A post is being widely shared on social media claiming that a female foetus is born with all the eggs she will ever have in her lifetime. The post further claims that, hence, one’s grandmother carried part of them inside their womb. Let us fact-check the claim made in the post.
Claim: A female foetus is born with all the eggs she will ever have in her lifetime.
Fact: This statement, “a female foetus is born with all the eggs she will ever have in her lifetime”, is not unanimously accepted in the scientific community. Though it is widely believed to be true, some recent research gives a possibility of ovaries growing new eggs , however, the research is not yet 100% definitive about the statement.
According to Cleveland Clinic, “During foetal life, there are about 6 million to 7 million eggs. From this time, no new eggs are produced. At birth, there are approximately 1 million eggs; and by the time of puberty, only about 300,000 remain. Of these, only 300 to 400 will be ovulated during a woman’s reproductive lifetime. Fertility can drop as a woman ages due to decreasing number and quality of the remaining eggs.” (At an early stage, to be precise, it’s called the ova or oocytes (egg cells)).
There is a possibility of the formation of new eggs during adult life, according to some research. One small study involving cancer patients showed such signs. The group which did the study identified what appeared to be stem cell populations in the ovaries. The existence of an ovarian stem cell reserve is disputed among scientists.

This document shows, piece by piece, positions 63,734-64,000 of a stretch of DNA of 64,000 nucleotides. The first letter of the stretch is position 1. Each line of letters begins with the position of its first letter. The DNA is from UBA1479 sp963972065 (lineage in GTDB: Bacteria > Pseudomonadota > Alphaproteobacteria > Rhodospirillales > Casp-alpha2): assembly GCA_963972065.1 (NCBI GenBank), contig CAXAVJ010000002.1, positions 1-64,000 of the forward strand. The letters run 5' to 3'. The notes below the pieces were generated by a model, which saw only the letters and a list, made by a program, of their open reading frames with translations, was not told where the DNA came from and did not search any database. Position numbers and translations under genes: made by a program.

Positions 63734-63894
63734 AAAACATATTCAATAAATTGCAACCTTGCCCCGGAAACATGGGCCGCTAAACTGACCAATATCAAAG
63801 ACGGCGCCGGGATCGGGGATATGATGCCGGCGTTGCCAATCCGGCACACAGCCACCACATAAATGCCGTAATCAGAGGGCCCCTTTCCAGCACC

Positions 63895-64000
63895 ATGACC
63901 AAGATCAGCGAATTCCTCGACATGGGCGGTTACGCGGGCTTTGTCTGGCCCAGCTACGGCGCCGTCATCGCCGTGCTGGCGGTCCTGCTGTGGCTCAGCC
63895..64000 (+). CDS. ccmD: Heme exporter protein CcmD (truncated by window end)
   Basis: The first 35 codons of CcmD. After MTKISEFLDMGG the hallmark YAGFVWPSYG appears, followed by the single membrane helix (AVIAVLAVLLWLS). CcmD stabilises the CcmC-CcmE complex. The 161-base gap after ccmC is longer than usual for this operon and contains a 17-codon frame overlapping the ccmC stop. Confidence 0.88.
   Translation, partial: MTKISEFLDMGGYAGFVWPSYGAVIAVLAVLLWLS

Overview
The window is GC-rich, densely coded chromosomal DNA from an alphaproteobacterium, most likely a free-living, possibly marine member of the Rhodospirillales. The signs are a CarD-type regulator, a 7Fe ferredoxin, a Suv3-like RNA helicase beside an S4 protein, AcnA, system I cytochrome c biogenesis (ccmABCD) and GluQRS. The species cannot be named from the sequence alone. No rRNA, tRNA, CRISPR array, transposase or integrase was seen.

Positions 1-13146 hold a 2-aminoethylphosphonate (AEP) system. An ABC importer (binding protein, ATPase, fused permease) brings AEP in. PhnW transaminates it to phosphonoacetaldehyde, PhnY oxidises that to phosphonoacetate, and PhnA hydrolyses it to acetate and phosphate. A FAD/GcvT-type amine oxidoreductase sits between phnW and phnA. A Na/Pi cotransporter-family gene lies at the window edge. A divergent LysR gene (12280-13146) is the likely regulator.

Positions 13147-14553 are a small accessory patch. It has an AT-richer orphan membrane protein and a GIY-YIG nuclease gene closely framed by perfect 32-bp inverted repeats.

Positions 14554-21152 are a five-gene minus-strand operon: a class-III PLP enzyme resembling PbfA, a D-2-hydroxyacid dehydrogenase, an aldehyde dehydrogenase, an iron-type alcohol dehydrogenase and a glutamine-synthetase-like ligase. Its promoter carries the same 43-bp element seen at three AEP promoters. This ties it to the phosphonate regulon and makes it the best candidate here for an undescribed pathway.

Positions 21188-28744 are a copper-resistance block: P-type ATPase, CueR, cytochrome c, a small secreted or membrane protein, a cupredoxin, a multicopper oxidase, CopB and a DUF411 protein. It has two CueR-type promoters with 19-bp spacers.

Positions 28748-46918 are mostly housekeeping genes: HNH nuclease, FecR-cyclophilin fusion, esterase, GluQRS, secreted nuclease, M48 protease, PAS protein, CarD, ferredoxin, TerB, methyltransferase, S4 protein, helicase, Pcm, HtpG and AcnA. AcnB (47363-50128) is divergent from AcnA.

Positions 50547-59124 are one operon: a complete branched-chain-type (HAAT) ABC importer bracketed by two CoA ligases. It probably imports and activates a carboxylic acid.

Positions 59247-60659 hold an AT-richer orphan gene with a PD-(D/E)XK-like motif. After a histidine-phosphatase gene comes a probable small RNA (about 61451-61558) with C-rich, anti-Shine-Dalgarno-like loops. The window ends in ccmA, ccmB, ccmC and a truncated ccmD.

‘Although the research is promising, Telfer warned against the apparent eagerness of some fertility clinics to offer novel treatments before the basic science is well understood. “There’s so much we don’t know about the ovary. We have to be very cautious about jumping to clinical application.”’
According to this 2004 study published in nature, Ovaries may lay new eggs. “US researchers have unearthed evidence in a mouse’s ovary of stem cells that churn out fresh eggs during its reproductive years. This suggests ovaries have more in common with the male’s testicular sperm factory than had been thought.”
One such research in 2012 “has demonstrated that adult mouse and human ovaries contain a rare population of progenitor germ cells called oogonial stem cells capable of dividing and generating new oocytes.”
However, the research is not yet 100% definitive. There is no conclusive evidence that new eggs are produced, yet from this research. This is ongoing area of study.
Technically, a maternal grandmother carrying a part of them inside her womb can be true as there are many eggs during foetal life. All humans start as a single fertilised cell containing 1/2 of the mother’s DNA and the father’s DNA.
To sum it up, there has been research about human ovary growing new eggs in adulthood, which is disputed among scientists.